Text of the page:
Broccoli Sprouts the Best Form of Sulforaphane

September 5, 2009 by  
Filed under Broccoli Sprouts


Cruciferous vegetables like broccoli, cauliflower, kale, turnips and cabbage are full of very powerful disease-fighting compounds, one of which is sulforaphane.  This is one compound that appears to be quite a hard worker in keeping your body in top condition.

For instance, sulforaphane has been found to:

  • Boost cell enzymes that protect against molecular damage from cancer-causing chemicals.
  • Increase your liver’s ability to detoxify carcinogenic compounds and free radicals. This in turn protects against cell mutations, cancer and other harmful effects.
  • Mobilize, or induce, your body’s natural cancer protection resources and help reduce your risk of malignancy.
  • Trigger the production of phase II enzymes, which are among the most potent anti-cancer compounds known.

It also appears that sulforaphane plays a role in preventing oxidative stress.  While some level of oxidative stress is a normal result of your body processes, many, many factors, from pollution to obesity to mental stress, can cause an excess of free radicals in your body and this is associated with various chronic diseases and aging.

Sulforaphane, however, seems to stimulate a variety of antioxidant defense pathways in your body that can actually fight oxidative stress and slow down the decline in your immune system that happens with age.  In theory, this means that eating vegetables that contain sulforaphane could quite literally slow down the hands of time.

The amount of nutrients in any vegetable are rarely set in stone. The quality of the soil, how they’re grown (organically or conventionally), how fresh they are, and how they’re cooked all play a role. But, generally speaking, are you wondering how much broccoli you would need to eat to get some of the health benefits mentioned above?

Well, a team of researchers from Johns Hopkins University attempted to calculate how much broccoli you would have to eat in order to produce a significant degree of protection against cancer.  They found that you would have to eat an average of about two pounds of broccoli a week in order to reduce, say, your risk of colon cancer by about 50 percent.

Broccoli Sprouts A Better Broccoli Alternative

If you’re looking for the variety of broccoli that will pack the most nutritional punch, broccoli sprouts are as close to a “sure thing” as you will get. Because sprouts are just beginning their growth process, they are packed with high concentrations of vitamins, minerals, amino acids and more. The nutrition in sprouts is so concentrated that they are said to be among the healthiest ways to consume vegetables, and broccoli is no exception.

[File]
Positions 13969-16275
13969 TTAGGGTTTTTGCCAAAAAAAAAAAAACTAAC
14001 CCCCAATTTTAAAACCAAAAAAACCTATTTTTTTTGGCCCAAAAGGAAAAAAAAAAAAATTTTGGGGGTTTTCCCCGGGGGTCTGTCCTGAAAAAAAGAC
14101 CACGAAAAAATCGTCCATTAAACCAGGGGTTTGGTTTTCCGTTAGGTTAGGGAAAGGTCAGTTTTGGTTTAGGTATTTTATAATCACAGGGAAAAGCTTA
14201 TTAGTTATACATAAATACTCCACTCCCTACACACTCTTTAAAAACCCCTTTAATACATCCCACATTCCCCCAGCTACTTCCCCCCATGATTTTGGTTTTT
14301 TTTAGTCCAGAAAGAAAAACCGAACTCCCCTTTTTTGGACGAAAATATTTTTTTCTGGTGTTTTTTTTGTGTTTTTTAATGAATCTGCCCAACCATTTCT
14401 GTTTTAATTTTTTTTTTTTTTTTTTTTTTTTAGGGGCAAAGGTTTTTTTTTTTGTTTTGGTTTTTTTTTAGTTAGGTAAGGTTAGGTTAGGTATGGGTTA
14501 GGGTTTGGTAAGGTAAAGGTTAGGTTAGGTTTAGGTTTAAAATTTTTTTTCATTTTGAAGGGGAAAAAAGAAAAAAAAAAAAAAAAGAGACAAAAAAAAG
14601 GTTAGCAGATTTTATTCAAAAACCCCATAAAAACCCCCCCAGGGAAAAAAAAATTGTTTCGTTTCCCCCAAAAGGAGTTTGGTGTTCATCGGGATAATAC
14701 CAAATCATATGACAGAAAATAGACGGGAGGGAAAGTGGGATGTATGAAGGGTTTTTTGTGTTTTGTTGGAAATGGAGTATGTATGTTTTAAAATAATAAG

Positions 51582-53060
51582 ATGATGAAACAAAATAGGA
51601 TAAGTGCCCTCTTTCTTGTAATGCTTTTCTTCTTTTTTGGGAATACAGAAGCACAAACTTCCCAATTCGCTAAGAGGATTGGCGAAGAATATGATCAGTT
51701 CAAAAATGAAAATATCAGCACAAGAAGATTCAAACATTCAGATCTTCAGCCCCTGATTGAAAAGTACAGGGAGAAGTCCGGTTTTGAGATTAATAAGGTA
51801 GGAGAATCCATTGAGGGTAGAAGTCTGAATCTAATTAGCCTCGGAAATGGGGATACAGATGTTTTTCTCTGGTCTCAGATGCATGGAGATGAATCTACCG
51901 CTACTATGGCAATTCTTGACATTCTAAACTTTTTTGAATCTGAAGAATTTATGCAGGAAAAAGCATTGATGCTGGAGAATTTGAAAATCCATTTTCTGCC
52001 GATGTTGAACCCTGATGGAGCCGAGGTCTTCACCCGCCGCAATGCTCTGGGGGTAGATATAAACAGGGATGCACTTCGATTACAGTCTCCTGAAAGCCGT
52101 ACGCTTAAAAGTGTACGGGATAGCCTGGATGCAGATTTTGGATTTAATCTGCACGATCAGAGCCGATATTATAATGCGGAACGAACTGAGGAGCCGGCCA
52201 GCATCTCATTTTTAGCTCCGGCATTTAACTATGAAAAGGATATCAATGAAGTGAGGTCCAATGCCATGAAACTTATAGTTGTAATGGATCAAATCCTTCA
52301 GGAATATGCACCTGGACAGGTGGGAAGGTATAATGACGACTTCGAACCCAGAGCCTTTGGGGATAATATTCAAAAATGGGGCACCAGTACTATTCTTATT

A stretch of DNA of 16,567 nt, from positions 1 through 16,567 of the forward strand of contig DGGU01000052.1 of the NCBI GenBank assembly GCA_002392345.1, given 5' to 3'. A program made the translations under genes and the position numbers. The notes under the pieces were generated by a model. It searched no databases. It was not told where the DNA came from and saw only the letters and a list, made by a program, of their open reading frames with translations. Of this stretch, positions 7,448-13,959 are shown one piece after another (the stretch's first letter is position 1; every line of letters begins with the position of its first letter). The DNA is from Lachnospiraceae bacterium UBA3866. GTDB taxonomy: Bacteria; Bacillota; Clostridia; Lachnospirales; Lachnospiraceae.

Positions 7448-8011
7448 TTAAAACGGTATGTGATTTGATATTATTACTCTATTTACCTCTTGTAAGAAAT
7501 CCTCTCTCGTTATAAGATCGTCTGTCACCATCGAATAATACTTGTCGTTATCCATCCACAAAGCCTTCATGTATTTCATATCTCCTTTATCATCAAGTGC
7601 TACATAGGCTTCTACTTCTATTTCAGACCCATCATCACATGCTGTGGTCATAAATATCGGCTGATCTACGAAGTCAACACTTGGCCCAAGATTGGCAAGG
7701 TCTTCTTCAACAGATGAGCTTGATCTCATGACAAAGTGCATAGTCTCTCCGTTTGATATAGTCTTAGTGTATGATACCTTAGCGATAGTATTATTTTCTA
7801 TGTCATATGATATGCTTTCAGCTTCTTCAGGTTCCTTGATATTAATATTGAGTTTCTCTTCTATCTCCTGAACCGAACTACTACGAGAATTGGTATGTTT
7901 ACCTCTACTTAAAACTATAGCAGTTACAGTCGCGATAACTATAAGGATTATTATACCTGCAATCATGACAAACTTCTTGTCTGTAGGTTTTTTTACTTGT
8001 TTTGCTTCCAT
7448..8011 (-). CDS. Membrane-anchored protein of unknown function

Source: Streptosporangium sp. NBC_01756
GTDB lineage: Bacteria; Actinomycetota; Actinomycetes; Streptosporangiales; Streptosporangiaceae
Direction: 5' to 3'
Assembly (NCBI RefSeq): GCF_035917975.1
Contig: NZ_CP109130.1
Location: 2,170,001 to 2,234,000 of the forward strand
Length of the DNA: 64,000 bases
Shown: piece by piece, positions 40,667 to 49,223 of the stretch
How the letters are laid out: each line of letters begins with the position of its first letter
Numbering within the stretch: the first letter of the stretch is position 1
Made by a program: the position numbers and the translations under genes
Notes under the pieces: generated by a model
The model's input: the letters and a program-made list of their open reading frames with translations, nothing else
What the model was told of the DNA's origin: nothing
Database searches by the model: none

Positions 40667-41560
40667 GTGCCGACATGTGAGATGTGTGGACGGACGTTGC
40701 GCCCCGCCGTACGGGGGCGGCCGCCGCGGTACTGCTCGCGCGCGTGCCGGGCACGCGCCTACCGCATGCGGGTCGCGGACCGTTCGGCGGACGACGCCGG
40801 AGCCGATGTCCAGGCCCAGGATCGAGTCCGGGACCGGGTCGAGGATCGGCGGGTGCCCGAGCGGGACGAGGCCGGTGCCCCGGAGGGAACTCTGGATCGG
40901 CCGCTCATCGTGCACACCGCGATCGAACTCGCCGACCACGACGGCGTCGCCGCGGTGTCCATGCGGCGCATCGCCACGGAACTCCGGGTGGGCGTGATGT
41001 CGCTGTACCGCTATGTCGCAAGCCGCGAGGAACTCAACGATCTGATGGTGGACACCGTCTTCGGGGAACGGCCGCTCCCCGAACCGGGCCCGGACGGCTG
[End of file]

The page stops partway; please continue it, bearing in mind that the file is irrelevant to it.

According to the researchers at Johns Hopkins, just 5 grams (0.17 ounces) of broccoli sprouts contain concentrations of the compound glucoraphanin (a precursor to sulforaphane) equal to that found in 150 grams (5.2 ounces) of mature broccoli.

So you would need to eat 30 times the amount of mature broccoli to get the same nutritional benefits as one serving of broccoli sprouts.

Broccoli Sprouts: A Nutritional Analysis

May 27, 2009 by  
Filed under Broccoli Sprouts

Broccoli Sprouts: The Super Anti-Cancer Sprout!

Broccoli Sprouts: The Super Anti-Cancer Sprout!

Broccoli sprouts contain an abundance of phytonutrients in addition to fiber and vitamins A and C, which also guard the body against cancer. If cancer is already present, broccoli sprouts will help the body to suppress further cancer growth.

With a zingy peppery bite, broccoli sprouts present a refreshing taste to the palate. Scientists at John Hopkins School of medicine discovered that 3 day old broccoli sprouts have exceptionally high amounts of a natural cancer fighting compound called sulforaphane.

If you look at broccoli sprouts versus a mature broccoli oz for oz, broccoli sprouts contain 20 to 50 times more of the antioxidant sulforaphane. This is why you need to switch to broccoli sprouts if you are eating broccoli for its sulforaphane content!

Consistent, low level doses of anti-cancer enzymes enhance the body’s biological barriers to cancer development. These enzymes are proving themselves to protecting our good cells from going cancerous in the presence of carcinogens. And the consumption of broccoli sprouts is one of the best sources of these enzymes as they are abundant during the broccoli sprouts rapid growth period of germination.

Broccoli sprouts are a savoury addition to meals and an excellent garnish to any dish. As mentioned broccoli sprouts have a peppery bite so they can be used in place of pepper in any dishes such as salads, a garnish on soups, as a side dish to a meal or in sandwiches and wraps. Because of their high antioxidant content they can also be juiced for therapy.

The recommended method of growing broccoli is using the tray method. Soak 2-3 tablespoons of seeds and then rinse them 2-3 times a day. They will be ready to eat in just 5-6 days! Try it today!